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Animals out on the prowl again; Pete Barton, lead singer of The Animals, will be performing The Best of Rhythm'n' Blues in Liverpool next week. Penny Fray reports.

STEPPING into the shoes of a great singer is always difficult, but even more so when the performer in question is sixties legend Eric Burdon.

Through the phlegm and smoke of his Tyneside upbringing, the lead singer of the Animals managed to capture the sounds of the Mississippi Delta.

With his ocean-deep voice and stage charisma, he packed venues such as the Down Beat Club in Newcastle, mirroring the interest that the Beatles sparked in Liverpool's Cavern Club and The Stones at London's Marquee.

So, Pete Barton was understandably worried about replacing Eric when the band re-formed in 1992.

"It was a demanding job and people wondered whether I could rise to the challenge, " reveals the 40-yearold from Clitheroe in Lancashire.

"But I think you can do anything you want."

So, when critics started to describe his low pitched tones as Burdonesque, he was delighted. "It's a huge compliment, " he says.

Next month though, he will get an opportunity to meet the great man himself. Eric will be flying from his Los Angeles home to do a few gigs with them. His first performance being in Chester on May 7.

The Animals first established themselves as a band to reckon with in 1964, when they released Baby Let Me Take You Home, which charted after only a couple of days.

The band's name was a tribute to a friend of their producer Jackie "The Animal" Hogg, who drowned. "He was a leader of a Hell's Angels tribe called the Squatters who didn't have bikes, " says Pete. But House of the Rising Sun became their major classic. It was number one in the UK, then in the United States, where it remained in the top slot for more than three weeks and sold over a million copies.

Pete was barely a toddler at the time and his interest in rhythm'n'blues emerged much later as a teenager.

He started performing in the seventies and, over the past three decades, has been in a number of wellknown bands, including The Swinging Blue Jeans, Eric Haydock's Hollies and The Mind-benders.

More recently, he was lead vocalist and rhythm guitarist with Smokie and a member of the final line-up of legendary Midlands band, the Move.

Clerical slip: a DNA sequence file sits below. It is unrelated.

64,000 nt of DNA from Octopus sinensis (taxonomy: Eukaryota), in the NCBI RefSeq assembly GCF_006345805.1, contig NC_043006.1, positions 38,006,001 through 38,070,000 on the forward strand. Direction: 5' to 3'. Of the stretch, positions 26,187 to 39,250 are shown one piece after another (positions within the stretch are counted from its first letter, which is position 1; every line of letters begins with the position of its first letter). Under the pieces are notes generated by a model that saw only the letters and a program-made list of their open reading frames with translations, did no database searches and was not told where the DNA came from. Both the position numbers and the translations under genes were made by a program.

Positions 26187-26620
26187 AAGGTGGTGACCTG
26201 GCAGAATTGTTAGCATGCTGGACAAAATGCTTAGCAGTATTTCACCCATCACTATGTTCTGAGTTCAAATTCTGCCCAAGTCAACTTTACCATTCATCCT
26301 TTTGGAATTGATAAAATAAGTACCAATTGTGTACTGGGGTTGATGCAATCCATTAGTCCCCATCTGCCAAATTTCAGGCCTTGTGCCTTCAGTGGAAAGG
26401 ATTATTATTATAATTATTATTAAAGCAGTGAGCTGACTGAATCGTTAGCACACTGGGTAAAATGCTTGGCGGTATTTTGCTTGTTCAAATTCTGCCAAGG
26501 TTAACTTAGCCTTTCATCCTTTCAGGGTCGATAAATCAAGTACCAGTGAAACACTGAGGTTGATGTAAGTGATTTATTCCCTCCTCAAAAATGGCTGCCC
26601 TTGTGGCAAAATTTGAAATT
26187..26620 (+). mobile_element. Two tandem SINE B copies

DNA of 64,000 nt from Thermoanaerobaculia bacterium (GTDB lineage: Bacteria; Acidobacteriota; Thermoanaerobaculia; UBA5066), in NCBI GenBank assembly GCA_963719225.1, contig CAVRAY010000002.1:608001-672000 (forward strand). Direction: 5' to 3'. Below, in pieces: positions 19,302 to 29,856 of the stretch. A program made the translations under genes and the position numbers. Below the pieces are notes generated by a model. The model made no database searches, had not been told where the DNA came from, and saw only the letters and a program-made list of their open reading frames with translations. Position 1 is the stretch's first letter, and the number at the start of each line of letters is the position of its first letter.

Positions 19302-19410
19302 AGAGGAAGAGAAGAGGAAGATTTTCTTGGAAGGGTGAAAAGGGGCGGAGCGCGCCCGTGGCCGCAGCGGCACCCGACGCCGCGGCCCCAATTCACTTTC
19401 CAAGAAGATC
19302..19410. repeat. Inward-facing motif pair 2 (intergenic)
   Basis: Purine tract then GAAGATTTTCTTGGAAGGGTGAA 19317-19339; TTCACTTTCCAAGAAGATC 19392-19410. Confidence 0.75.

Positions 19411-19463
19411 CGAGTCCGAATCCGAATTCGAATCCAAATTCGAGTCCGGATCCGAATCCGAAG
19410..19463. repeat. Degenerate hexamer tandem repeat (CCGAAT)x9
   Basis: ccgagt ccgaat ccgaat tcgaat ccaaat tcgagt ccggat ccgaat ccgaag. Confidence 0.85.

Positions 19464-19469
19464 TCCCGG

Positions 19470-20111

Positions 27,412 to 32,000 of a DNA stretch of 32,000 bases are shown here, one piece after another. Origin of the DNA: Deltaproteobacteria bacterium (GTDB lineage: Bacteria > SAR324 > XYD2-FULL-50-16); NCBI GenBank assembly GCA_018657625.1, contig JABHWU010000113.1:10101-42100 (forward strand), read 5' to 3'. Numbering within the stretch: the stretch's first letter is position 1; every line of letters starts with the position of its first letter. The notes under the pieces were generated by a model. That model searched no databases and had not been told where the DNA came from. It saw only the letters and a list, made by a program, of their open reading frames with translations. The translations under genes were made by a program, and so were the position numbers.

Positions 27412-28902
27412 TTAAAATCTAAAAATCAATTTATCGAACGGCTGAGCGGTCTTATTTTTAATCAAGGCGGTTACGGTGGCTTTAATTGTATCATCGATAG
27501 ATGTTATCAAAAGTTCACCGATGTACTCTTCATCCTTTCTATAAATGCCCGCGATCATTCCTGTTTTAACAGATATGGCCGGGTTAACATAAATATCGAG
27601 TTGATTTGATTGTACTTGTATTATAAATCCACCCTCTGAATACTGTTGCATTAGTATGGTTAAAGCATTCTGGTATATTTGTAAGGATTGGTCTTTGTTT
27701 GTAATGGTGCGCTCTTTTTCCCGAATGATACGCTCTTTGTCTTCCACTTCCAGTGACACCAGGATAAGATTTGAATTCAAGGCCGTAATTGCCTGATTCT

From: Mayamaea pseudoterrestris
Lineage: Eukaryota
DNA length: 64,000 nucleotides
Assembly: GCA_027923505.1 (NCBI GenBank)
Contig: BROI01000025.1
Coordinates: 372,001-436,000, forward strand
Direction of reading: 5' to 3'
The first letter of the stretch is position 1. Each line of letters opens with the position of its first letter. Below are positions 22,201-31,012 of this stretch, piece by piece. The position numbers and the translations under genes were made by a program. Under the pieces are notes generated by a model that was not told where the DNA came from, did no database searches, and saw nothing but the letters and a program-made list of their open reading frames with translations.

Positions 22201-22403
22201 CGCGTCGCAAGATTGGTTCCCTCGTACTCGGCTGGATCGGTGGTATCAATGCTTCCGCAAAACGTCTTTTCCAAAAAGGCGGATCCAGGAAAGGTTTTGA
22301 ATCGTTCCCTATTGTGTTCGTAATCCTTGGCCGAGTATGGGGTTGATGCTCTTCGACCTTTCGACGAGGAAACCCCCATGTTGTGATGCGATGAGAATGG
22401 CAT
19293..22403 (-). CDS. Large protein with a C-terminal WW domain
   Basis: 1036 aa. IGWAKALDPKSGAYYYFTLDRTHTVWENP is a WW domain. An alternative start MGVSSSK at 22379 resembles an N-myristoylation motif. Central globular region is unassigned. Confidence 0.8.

BUT his involvement with The Animals came about by fluke.

He was playing with one-hit band Lieutenant Pigeon in a Newcastle pub, when he spotted a name and number scribbled on a mat.

Curious, he picked it up and saw it was Hilton Valentine's signature.

"I wondered if he was the Animal's guitarist and called, " he says.

"I discovered he wasn't doing much and told him that he had to get back out there and perform. So, we contacted John Steel and Dave Rowberry and went back on the road.

They hadn't realised there was still a market for sixties bands.

"They were obviously nervous about coming back and explained that they wanted to do it on a credible level. Unlike other bands of their generation, they didn't want to prostitute themselves for the money and play in places like church halls and bingo clubs."

Over the last few years, the band have inducted into the prestigious rock and roll hall of fame in New York, released a compilation album of their greatest hits and headlined concerts around the world, including countries like Australia, Japan and the Middle East.

Peter claims they have reconfirmed the band's status as one of the greatest rock, rhythm'n'blues bands of all time.

"Fans arriving at the North Wales Theatre can expect everything that they'd want from a brilliant concert, " he says. "In Birmingham, 2,000 people turned up, some of them barely 18-years-old, saying they really digged the music."

Like many musicians of his generation, he is scathing of modern bands and believes there is a market for live acts like The Animals.

He says: "A lot of these pop groups are highly marketed and usually perform with a tape in the background.

One modern musician I do admire, but don't necessarily like though, is Robbie Williams. He does it the old way, while The Animals don't know any other way of gigging."

The Best of British Rhythm 'n' Blues show features The Animals, Cliff Bennett, Zoot Money and Georgie Fame and the Blue Flames at the Philharmonic Hall, Liverpool, on March 21

CAPTION(S):

ROCK LEGENDS: the 2002 Animals line-up, with Pete Barton taking Eric Burdon's place, second left AS THEY WERE: The Animals in the mid-1960s
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Publication:Daily Post (Liverpool, England)
Date:Mar 15, 2002
Words:744
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